Like Taking Candy From A Baby: 6 Ways To Make The First Dental Visit EasierRene Syler
Firsts are important when you have a baby, and the dental visit can be as nerve racking as watching them take that first step. And just like baby gates and hard-soled shoes, you need to be prepared for the first visit to the dentist.
Baby teeth are going to fall out, but good habits last a lifetime. Going to the dentist regularly when they are young is crucial to good dental health. Pediatric dentists can be obtained by asking your pediatrician or other mothers in your community who they recommend. At the visit you will discuss how your child’s teeth and speech are developing, if they suck their thumb or pacifier, how much fluoride they need (and where they should get it), and what their oral hygiene regimen should be. When they are approaching the age of five or six they will need to have x-rays as well.
Now with all this going on how do you get your child into that dentist’s chair? Children somehow know they don’t want someone trying to look in their mouth (have you tried to see those nice new teeth or help them brush?) so it may be a challenge, but here are some tips.
1. Pick a friendly dentist. Most people who chose any pediatric field love children anyway. Before you pick a dentist visit their office. Does the waiting room have toys and books to entertain children? Is the staff warm and welcoming? Are your questions answered patiently and thoroughly? If you are comfortable with the dentist you will have much more ease in convincing your children to trust them.
2. Get them there early. The first dental visit should be at about your child’s six month mark and then your dentist will suggest how frequently he wants to see your little one. Making trips to the dentist chair a familiar experience will cause less anxiety during return visits.
3. Stay positive. Speak about your previous experiences and their upcoming one in positive tones and use words that won’t scare your child. If they need to have work to repair a problem such a cavity, describe to them what will happen and how much better they will feel when they are done.
4. Read books. Find books that will get them interested in the process and explain the tools. Take the book with you when you visit and point out all the things the book said would happen. If they can follow along in a book they will feel a lot better.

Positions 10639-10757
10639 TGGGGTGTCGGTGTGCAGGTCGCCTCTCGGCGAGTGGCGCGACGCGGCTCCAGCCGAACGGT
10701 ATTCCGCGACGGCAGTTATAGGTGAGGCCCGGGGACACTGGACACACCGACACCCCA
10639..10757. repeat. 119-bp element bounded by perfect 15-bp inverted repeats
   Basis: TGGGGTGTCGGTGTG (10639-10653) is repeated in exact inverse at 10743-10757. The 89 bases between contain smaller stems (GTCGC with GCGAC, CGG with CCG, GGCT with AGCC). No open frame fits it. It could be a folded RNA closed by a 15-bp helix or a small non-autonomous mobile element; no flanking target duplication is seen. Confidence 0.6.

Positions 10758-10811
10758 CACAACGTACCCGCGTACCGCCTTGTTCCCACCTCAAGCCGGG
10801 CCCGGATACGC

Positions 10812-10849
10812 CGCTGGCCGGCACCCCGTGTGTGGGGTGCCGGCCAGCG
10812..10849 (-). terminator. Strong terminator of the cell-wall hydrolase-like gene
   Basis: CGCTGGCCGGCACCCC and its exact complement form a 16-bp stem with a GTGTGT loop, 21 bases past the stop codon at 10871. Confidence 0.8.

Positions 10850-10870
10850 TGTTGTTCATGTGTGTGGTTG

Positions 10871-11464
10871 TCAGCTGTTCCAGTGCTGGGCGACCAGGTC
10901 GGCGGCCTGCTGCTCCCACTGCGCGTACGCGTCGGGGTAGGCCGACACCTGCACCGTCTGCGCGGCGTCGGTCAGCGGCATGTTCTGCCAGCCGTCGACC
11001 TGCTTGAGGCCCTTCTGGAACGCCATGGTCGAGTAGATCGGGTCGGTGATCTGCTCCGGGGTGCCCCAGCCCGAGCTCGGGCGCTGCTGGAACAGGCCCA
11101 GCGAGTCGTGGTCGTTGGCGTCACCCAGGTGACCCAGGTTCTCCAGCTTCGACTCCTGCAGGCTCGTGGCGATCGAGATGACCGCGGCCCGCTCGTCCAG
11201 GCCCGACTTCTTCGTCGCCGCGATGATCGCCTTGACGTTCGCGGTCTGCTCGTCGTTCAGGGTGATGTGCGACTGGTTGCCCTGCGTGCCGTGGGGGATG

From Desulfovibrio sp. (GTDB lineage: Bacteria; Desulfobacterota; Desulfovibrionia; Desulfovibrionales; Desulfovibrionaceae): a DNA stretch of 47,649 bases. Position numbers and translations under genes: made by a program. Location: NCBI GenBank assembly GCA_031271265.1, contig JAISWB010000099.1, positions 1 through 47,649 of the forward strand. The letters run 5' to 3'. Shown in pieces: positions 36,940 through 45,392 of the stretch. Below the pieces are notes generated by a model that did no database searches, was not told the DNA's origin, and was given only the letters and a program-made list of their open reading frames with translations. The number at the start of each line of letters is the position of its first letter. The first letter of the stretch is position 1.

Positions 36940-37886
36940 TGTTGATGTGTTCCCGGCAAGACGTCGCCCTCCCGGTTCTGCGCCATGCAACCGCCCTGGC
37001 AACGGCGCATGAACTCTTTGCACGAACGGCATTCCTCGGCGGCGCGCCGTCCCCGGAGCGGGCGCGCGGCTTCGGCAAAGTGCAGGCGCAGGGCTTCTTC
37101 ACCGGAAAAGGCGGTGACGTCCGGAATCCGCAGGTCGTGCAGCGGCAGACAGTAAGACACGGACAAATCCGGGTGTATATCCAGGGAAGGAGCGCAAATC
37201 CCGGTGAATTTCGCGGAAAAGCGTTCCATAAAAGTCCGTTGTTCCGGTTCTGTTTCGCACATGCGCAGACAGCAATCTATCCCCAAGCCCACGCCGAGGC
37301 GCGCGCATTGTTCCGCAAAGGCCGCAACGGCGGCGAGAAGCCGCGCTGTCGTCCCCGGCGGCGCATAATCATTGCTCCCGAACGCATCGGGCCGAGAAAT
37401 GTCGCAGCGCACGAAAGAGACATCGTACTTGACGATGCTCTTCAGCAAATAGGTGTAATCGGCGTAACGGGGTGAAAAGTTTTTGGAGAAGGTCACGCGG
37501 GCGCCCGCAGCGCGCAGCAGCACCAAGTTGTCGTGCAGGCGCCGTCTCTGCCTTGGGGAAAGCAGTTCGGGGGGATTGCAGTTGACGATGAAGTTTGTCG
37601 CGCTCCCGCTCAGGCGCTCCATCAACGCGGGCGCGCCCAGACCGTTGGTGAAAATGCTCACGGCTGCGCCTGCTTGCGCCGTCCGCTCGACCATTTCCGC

5. Visit before the visit. Make an appointment for you and your little teether to see the office before the dentist will have to do any work. Have them play with the toys and meet the staff including the doctor. Making the surroundings more familiar will increase the likelihood of success.
6. Be prepared for the worst. Some kids just don’t like the dentist. Strangers, strange places, and strange sounds are all triggers for children to panic. You need to stay calm. Don’t let your nervousness show, and try not to yell at your child to be still. Let the dentist guide you both. They are trained in pediatric dentistry and have at least two extra years of training than other dentists which gives them the patience to distract your child and make them feel more at ease. If your child won’t calm down explain to the dentist that you will be back, but today isn’t the right day. Discuss with him things you might do at home to make the next visit more successful.
Of course, good dental care starts at home. Make sure your infant gets the proper vitamins and fluoride care from birth, start brushing their teeth as soon as teeth appear, and rinse with Listerine products when they are old enough to make sure they are getting 99% more cavity protection than brushing alone. Children should brush twice daily and only water should be given after brushing before bed. Milk and juices leave sugars that form acid on the teeth while they are sleeping. Doing what you can to make the visit pleasant starts with great care at home.
Yo! Nice to meet you! You can find out more about me on my blog, Good Enough Mother.
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